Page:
"Sure," I said, sighing a grin. "That would be nice."

And so its done, and I won't be going to school after all. In some ways I am quite sad, but in other ways I know its right. Greenville was such a special time for me, but it was never forced, and I was always present. And now I strive to continue that trend by being present in my current situation, which is this: running from neighborhood to neighborhood, this colossal question mark slung over my shoulders- for the moment, my only cross to bear.

Saturday, January 16, 2010

Reasons to be (vegan)

Two weeks of eating vegan, and I'm feeling a little loopy. I keep passing Auntie Anne's pretzel shop and Pagliacci's Pizza, and a buzzing starts in my head: like this whole foods initiative is ludicrous, our society just doesn't eat like this, I will be shut out of every social occasion and what do vegans ever even eat anyway?!

celery, hemp flour, flax, quinoa, mango, and a million bananas...

But then I pick up the book that started this out in the first place, Thrive: The vegan Nutrition Guide by Brendan Brazier, and I remind myself that eating whole foods isn't just good for me; its good for everybody.

Brazier, by the way, is a professional Ironman Triathlete, a feat I could only begin to imagine after having run a marathon myself, as an Ironman includes but is not limited to the typical 26.2 mile foot-race. Add several hours of biking and swimming and you've got your guy. And this is the stuff that he eats: This insanely expensive hemp oil, agave, sea vegetables like dulse and nori, "pies" made of sunflower seeds and dates, "pizzas" made of sweet potatoes and beets, and muffins stuffed with millet. To top it off, his thesis generally states that the refined foods we consume as an alternative to his wacky diet stress our bodies to a point of sickness: we can't sleep, we crave stimulants instead of nutrients, we are ill or gain weight or feel depressed and disoriented. As someone who does not enjoy feeling disoriented and would like to run a marathon with greater ease, why the hell not throw a little ground flax in my cereal? I've even convinced Patrick (who has loved millet since his four-month stay in Russia) that sprouting quinoa on a napkin can be fun.

Add this to the environmental perks: approx. 30% less energy used to maintain a plant-based diet, and you really can't go wrong. Refinement is fine when it comes to dinner parties. But for now, for me, I'm giving it a rest.

And I really did have the most delicious pizza last night: sweet potato, sesame seeds, chickpea flour, coconut oil, garlic, basil, and sea salt in a food processor for the crust. Tomato, onion, bell pepper, beet, green onion and oregano for the topping and an incredible marinara sauce. Please ask for the recipes, or better yet, pick up a copy of the book...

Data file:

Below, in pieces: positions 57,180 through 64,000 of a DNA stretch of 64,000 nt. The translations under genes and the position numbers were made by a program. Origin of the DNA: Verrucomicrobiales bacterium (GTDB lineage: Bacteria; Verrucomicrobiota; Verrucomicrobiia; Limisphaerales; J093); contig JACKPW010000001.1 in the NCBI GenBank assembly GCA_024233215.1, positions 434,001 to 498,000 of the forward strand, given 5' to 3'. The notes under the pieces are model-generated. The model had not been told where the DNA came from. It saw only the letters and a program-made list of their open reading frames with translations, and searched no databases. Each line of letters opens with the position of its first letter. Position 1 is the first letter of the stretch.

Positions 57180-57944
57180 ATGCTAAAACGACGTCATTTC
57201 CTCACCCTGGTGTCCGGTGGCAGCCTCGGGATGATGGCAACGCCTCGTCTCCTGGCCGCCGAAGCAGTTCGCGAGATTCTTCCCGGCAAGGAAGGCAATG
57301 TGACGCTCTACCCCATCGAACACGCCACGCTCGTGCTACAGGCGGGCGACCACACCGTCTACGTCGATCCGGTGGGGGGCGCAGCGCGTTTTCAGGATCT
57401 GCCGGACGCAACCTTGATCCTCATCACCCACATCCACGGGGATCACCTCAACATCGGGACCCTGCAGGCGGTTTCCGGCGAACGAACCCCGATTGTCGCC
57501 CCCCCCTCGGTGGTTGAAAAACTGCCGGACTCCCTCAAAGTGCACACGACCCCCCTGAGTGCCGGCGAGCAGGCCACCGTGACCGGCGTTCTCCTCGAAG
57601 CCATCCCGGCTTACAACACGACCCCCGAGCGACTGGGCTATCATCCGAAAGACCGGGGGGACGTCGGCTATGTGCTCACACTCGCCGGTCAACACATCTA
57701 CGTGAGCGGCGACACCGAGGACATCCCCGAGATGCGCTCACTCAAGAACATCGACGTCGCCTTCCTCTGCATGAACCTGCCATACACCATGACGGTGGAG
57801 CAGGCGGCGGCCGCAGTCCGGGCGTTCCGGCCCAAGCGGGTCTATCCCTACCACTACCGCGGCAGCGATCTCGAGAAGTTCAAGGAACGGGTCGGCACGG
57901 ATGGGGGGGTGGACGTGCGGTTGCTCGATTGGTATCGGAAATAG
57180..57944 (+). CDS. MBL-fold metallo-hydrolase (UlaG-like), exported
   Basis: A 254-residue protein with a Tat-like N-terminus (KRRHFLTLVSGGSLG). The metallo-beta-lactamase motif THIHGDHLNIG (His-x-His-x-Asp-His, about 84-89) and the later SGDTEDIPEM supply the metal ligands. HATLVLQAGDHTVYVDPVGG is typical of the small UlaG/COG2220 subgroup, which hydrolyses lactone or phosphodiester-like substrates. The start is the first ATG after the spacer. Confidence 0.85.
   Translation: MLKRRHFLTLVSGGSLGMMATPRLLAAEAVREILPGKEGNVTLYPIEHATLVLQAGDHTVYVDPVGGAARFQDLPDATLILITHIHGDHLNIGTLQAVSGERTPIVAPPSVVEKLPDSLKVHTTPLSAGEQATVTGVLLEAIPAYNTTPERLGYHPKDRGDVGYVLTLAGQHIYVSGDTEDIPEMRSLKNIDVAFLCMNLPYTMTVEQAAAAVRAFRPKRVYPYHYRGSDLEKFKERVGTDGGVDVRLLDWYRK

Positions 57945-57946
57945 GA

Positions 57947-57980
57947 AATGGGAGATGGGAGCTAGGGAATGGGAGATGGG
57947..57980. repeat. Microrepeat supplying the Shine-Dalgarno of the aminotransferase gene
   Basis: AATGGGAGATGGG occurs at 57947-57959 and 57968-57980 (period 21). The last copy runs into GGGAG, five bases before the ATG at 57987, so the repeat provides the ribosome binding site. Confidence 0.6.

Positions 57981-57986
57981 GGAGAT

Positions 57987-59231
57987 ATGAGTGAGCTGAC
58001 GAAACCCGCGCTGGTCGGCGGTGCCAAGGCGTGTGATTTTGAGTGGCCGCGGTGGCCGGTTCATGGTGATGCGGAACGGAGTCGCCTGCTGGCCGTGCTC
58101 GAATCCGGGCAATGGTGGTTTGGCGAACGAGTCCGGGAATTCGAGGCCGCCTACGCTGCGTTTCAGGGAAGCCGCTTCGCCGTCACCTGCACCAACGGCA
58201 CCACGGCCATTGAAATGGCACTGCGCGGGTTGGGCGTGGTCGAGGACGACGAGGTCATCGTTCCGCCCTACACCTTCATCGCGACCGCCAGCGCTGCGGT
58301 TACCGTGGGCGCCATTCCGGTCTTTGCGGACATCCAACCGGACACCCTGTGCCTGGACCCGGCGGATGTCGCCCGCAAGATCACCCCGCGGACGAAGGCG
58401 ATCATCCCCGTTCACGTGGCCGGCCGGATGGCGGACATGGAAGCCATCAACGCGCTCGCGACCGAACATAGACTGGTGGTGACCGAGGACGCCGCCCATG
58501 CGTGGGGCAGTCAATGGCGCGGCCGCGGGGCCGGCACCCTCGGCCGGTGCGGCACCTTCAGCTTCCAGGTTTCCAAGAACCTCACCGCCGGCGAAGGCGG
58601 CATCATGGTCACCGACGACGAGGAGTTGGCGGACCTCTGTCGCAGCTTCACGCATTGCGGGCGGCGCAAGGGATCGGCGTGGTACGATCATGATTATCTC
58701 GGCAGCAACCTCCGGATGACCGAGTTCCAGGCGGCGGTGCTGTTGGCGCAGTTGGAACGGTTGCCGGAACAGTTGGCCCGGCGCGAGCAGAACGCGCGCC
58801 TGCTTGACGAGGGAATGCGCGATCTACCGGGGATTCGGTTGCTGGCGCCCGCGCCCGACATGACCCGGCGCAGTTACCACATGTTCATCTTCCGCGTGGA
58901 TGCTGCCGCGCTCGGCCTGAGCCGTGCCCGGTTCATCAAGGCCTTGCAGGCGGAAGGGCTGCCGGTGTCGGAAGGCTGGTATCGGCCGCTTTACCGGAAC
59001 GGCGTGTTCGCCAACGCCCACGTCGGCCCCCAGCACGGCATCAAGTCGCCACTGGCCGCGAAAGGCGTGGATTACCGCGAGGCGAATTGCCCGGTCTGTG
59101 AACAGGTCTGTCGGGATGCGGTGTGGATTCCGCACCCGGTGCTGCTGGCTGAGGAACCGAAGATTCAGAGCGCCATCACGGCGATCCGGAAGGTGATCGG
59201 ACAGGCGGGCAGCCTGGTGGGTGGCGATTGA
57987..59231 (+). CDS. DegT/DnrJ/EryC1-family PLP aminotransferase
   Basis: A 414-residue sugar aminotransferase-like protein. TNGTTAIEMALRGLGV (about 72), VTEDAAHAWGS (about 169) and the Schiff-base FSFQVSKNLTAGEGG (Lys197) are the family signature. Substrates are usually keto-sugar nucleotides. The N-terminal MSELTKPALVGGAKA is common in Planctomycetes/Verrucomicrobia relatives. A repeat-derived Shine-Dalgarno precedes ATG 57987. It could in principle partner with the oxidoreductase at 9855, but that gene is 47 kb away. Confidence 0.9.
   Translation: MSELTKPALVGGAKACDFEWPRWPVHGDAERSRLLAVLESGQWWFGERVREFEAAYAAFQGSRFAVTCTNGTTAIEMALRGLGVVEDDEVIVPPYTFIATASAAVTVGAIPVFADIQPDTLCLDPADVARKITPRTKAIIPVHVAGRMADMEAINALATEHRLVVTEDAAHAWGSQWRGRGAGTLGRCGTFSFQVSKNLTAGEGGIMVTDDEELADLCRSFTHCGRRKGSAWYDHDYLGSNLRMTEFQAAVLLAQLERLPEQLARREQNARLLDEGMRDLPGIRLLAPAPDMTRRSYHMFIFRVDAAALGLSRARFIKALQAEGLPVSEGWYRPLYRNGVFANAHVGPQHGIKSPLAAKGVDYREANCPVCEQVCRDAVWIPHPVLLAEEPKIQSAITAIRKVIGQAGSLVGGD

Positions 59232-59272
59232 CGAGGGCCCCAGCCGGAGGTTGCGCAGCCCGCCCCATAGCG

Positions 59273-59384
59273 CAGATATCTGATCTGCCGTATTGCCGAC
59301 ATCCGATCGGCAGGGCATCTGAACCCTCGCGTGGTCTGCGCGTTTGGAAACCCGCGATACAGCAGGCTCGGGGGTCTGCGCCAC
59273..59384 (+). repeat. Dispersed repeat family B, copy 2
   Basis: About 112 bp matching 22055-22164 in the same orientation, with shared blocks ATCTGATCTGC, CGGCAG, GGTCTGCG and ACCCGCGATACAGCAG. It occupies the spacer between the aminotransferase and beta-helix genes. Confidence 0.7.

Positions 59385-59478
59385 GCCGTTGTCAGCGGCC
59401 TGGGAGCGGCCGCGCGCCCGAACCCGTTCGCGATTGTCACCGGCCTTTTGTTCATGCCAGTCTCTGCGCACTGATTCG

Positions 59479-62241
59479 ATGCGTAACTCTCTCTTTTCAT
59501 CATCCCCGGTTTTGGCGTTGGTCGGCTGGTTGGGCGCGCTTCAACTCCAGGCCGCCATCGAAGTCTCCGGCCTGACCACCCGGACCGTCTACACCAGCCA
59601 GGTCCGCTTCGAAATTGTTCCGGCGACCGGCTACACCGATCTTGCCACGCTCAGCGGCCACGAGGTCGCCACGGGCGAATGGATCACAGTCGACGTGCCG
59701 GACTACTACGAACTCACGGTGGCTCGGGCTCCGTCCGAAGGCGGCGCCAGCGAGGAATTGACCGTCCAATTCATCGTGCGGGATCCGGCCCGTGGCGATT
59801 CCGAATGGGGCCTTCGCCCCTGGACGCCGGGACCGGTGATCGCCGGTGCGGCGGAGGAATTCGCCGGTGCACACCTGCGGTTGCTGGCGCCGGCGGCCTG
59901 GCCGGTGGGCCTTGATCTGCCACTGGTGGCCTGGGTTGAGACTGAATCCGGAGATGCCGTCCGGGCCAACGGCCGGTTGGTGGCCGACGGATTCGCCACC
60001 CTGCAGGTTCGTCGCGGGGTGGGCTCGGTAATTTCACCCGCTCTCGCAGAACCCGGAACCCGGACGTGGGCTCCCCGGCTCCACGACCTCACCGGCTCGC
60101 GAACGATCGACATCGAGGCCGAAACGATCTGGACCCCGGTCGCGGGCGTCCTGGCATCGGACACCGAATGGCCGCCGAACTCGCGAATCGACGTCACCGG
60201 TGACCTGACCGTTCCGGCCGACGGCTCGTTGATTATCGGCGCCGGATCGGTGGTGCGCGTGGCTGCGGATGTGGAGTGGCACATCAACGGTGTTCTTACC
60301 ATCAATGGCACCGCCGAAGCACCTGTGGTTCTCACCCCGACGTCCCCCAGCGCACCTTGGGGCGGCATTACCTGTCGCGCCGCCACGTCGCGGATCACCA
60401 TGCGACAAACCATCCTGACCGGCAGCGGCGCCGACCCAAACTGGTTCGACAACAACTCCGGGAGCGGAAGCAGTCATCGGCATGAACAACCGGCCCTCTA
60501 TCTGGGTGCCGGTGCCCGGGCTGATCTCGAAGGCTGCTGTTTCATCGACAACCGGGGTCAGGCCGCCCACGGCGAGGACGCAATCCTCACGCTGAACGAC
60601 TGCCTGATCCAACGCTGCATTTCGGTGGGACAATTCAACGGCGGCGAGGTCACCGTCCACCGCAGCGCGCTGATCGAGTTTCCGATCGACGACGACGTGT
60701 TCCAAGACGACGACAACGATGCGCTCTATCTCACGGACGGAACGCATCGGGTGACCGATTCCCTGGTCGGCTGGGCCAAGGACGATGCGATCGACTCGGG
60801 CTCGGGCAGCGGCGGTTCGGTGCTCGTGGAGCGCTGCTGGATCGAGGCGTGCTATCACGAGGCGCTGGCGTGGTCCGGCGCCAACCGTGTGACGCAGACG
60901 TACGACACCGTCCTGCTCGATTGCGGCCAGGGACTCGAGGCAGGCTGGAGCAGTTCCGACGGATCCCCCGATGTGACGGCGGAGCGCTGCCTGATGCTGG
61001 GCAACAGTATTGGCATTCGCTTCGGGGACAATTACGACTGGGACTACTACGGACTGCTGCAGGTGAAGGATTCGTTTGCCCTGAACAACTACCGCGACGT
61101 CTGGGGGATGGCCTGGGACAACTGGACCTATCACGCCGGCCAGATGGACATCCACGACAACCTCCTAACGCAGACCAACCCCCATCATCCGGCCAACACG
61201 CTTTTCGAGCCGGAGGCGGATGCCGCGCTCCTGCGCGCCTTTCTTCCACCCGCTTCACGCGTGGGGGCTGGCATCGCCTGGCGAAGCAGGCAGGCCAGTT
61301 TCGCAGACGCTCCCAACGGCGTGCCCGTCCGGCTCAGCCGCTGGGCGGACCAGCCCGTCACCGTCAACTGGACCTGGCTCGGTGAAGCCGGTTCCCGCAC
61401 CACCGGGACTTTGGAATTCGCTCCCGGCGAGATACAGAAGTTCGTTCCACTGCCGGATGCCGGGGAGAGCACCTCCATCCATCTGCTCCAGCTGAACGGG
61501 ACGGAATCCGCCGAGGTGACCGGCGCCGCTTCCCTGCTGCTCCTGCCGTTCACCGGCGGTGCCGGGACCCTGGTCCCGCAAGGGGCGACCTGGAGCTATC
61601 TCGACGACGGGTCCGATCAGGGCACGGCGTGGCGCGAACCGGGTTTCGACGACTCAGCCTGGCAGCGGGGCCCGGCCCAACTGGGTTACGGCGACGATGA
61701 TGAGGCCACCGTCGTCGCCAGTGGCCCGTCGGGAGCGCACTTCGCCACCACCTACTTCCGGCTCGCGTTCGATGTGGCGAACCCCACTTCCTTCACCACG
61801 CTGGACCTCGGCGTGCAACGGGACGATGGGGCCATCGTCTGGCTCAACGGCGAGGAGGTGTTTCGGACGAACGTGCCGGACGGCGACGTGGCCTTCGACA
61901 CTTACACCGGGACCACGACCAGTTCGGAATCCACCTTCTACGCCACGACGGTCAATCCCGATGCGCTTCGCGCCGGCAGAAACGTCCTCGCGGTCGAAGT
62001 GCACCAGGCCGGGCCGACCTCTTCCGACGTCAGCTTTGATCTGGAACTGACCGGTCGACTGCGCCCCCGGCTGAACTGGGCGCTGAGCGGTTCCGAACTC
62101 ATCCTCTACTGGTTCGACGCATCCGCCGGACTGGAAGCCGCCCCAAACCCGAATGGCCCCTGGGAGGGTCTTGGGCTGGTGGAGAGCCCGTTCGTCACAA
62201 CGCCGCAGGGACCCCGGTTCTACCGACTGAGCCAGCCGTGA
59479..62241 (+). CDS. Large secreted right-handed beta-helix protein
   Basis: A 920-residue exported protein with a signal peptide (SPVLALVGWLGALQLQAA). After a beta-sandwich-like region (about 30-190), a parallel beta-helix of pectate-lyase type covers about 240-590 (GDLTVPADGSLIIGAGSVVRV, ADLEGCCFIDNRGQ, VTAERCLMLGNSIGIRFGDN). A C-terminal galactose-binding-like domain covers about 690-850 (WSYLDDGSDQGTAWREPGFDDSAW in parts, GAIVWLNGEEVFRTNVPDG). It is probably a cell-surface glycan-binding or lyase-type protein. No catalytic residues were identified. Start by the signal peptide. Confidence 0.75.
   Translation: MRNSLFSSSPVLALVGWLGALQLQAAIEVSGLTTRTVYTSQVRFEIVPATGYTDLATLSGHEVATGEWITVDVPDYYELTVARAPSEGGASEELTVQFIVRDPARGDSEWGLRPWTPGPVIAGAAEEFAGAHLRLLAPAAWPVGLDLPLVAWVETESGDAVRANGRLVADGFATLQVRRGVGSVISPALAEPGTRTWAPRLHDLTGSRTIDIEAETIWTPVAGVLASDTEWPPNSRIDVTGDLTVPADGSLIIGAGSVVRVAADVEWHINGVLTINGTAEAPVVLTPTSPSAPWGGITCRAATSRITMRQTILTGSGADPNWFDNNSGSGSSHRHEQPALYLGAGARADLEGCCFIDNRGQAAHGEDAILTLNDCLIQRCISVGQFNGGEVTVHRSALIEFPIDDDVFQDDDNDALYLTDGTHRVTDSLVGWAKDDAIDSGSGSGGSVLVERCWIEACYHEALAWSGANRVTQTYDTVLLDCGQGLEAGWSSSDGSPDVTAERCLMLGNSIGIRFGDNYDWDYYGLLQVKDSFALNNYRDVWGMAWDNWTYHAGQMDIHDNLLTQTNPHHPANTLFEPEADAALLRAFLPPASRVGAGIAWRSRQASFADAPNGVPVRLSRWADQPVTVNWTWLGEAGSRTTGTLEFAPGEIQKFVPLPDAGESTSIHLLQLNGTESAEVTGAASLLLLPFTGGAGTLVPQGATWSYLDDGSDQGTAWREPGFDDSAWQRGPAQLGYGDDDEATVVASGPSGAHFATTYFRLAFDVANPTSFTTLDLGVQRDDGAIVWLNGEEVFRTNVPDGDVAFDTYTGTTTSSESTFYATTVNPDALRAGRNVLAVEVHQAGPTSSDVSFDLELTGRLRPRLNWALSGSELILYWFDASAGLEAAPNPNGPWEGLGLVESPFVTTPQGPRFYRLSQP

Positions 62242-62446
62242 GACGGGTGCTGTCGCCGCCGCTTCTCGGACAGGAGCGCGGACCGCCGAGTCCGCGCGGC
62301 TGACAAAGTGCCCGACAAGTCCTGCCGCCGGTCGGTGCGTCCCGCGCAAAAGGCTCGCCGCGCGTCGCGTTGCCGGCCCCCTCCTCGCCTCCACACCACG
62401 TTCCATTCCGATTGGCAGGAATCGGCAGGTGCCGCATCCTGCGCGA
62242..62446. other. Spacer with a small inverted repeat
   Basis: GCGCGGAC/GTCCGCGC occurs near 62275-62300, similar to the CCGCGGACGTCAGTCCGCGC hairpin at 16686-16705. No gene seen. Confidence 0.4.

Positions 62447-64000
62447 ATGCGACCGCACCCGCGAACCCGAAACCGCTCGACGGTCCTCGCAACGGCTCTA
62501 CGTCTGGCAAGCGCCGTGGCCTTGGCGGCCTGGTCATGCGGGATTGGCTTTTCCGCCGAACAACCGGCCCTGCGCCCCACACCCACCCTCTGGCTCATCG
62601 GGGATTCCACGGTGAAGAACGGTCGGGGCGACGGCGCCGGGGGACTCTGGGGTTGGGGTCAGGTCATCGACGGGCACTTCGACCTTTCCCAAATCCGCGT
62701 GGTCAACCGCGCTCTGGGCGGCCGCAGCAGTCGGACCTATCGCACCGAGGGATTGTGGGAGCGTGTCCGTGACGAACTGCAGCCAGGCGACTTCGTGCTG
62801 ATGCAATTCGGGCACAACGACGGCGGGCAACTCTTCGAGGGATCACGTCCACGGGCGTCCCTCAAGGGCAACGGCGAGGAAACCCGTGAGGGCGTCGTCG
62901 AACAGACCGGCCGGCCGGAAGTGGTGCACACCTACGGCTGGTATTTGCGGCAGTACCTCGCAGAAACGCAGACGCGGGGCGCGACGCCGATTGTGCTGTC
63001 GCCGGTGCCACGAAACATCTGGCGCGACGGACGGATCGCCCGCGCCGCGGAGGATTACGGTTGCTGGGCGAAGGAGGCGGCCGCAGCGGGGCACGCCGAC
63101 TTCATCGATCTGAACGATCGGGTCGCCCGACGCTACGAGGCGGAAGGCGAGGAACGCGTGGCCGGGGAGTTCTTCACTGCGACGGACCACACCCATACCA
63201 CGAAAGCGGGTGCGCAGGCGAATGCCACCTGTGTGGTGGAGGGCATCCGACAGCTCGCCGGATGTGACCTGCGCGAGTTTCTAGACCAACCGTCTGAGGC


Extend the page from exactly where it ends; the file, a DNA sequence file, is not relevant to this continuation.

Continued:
Tuesday, January 12, 2010

Epiphany, part I

After some wonderful time with my family I'm back to real life, and it seems a wedding is looming before us all. Whose, I'm not sure. Nothing is clear, not yet.

While I know I want the marriage (which is to say, I want it much of the time), the hooplah can just feel so unnecessary sometimes. Like, I do love to throw a good party, but does it really have to be about us? And I suppose the answer is yes, the "us" that encircles my reality anyway, the "us" that is my parents, and dear grandparents and sweet friends of all sizes. But there is something else significant happening here, and I know that also.

Like for one, my sister is having a baby. An event so huge and transformative I feel silly thinking about invitations and outfits at all. But I know also we all love silly and so I've somehow tricked Christy into going wedding dress shopping with me on Wednesday. Once I find some cash.

The point is, life ka-thumps onward- even though you've always been much wiser than this, a small, idiotic part of you still thinks getting married will be this very interesting turning point in your life, but its not. Pat still has school and we still struggle to find time and space in which to connect. I still spend long afternoons looking for a hobby; Christy made it into Oxford, and is making plans to sell our beloved piano and leaving her Gilmore Girls to me (hurrah!). A co-worker of mine has passed away and tomorrow at noon I meet my friends to head to his funeral. Dear friends of mine are engaged. I'm training for the marathon, and have been flirting with going vegan.

Oh, my God, I've never needed a slice of Old Amsterdam more. Thank the powers that beer is made of plants; I'm starving for some comfort.

The hour is too late; the lights keep flickering. I can hear rain and merrymakers on my roof. They're singing in unison, and somewhere a radio blares bass that is so far from here I can only feel it in the pillow that rests between my back and the wall. Tonight everything in my life feels large and close like a dream. I wonder if the doors rattle every night in the witching hour or only if I'm awake to hear it.

I think about our baby, a fuzzy little peach, about my co-worker who has finally finished the race, the contents of my room: the orange scarf, the wicker chair, that Boston cap, a painting of a church, a spoon, a light, a map, a bowl. My friends that line the wall above my bed: Ron, Ginny, Hermione, Luna.